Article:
Halloween is a controversial holiday in many churches. Feelings about this celebration range all the way from fear and loathing of it’s satanic overtones to glee at the idea of candy, costumes and fond childhood memories.
Anyone who has done any research into the origins of this autumn custom cannot deny that it has its roots in paganism and superstition, if not outright devil worship and witchcraft.
However, by the time my own childhood Halloweens arrived, all the day meant to me and my peers was one special time when we could set aside our everyday selves and step out of some of life’s rules and routines.
We could wear different clothes and pretend to be another person entirely. Children who were taught never to ask for treats were encouraged to go door-to-door threatening dire tricks if we weren’t paid off in candy and homemade goodies…and folks greeted us with smiles and praise for our costumes. Some invited us in and took our picture.
Children who were usually admonished to be home before dark were suddenly allowed to roam the night streets in raucous packs, even playing pranks and indulging in mild mischief without fear of retribution.
We could eat sickening amounts of candy, stay up late and be as silly as we liked, knowing that the next day everything would be back to normal.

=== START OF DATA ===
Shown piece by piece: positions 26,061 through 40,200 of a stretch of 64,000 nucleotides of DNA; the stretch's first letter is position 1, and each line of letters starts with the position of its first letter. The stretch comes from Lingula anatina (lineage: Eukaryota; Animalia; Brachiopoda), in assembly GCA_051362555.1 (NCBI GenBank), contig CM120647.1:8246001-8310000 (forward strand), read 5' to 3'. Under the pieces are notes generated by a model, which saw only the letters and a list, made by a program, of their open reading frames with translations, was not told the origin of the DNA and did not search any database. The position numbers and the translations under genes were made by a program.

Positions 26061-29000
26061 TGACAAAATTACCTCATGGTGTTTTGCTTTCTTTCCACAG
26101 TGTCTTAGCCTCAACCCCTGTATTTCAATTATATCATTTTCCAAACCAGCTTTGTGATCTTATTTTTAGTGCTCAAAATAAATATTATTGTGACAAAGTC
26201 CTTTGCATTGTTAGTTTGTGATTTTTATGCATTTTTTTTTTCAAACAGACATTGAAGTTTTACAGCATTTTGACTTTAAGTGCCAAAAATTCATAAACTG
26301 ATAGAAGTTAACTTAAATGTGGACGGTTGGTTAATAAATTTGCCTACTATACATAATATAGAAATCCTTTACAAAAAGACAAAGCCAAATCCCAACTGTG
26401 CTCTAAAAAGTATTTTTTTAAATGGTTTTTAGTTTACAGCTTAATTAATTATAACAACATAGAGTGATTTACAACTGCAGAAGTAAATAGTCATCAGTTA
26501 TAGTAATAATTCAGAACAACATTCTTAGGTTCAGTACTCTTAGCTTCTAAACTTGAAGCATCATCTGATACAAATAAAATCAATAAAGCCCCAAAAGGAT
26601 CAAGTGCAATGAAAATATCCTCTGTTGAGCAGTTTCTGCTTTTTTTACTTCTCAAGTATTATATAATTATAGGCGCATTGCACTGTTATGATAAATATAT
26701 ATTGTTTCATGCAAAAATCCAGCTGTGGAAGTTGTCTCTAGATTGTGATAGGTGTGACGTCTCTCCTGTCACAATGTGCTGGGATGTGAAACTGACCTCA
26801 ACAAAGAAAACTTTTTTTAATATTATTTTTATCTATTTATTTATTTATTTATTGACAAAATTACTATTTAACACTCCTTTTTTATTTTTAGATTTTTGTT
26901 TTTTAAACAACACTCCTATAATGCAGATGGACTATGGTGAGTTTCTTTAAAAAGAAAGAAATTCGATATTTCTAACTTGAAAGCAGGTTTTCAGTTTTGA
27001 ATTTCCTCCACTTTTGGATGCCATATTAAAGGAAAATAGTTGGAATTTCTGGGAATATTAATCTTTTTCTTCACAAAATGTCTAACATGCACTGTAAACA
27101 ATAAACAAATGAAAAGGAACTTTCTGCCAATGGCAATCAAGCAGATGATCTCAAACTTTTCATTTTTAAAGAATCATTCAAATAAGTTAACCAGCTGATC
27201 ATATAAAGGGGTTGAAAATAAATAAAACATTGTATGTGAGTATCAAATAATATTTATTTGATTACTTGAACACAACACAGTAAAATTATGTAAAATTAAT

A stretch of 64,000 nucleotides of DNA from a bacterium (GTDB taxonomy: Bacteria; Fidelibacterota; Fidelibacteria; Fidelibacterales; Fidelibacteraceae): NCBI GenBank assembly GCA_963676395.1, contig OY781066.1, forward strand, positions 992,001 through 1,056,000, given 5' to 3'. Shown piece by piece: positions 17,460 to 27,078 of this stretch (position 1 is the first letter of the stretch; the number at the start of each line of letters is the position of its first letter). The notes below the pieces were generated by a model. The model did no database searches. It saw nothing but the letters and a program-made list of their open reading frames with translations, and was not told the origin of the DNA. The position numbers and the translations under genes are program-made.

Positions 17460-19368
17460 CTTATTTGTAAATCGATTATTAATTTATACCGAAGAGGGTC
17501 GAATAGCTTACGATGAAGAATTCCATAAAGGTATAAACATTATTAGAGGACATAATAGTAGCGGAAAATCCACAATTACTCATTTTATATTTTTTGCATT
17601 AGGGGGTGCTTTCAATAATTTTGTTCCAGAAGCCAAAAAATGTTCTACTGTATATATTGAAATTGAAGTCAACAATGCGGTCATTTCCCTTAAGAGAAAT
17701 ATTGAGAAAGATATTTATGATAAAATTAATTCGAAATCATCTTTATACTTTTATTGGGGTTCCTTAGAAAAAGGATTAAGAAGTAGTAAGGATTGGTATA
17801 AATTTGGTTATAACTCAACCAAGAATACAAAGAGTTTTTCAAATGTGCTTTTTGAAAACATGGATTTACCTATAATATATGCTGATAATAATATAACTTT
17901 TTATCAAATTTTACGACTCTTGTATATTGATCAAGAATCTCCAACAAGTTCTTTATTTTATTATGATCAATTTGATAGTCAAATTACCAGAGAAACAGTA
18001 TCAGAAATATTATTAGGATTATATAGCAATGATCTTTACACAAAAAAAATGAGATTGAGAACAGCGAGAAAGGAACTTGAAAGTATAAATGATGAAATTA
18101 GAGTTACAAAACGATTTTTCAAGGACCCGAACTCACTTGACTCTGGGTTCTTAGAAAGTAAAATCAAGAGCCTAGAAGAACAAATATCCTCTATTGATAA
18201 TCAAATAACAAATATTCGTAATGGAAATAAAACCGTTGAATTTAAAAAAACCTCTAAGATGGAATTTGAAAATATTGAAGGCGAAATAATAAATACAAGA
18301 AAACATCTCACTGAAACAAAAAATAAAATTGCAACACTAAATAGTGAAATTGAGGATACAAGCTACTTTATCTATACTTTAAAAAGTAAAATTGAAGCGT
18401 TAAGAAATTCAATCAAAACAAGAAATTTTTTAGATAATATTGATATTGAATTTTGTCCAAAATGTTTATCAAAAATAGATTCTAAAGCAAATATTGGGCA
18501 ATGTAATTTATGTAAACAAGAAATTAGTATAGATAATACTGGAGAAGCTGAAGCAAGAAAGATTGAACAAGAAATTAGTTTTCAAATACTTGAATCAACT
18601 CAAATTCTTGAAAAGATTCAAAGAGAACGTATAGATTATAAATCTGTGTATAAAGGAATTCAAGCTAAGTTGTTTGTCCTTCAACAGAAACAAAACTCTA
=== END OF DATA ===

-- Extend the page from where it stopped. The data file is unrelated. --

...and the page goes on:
Our culture today is not so simple and safe as in my small town childhood. There are real dangers for children wandering dark streets. Parents wisely accompany their little ones on Trick-or-Treat and examine the treats carefully before doling them out in healthy quantities. The wild innocence of a few decades ago simply doesn’t exist.
Even so, I was able to enjoy the memories, making costumes and popcorn balls with my oldest son, back before I had been introduced to the warnings about how this children’s holiday was merely a cover for dark satanic goings-on.
Not celebrating Halloween or celebrating some Christian variant has become a witness to one’s faith in some communities and churches, while not celebrating on religious grounds is deemed narrow-minded and prudish in others.
Personally, I can no longer feel comfortable with the day. I hand out candy to the children in the neighborhood, but don’t put up any decorations. I am ambivalent, abhorring the thought of giving support to superstition, paganism or even commercialism, yet nostalgic for the magic evenings of memory.
Trick or treat? What do you think?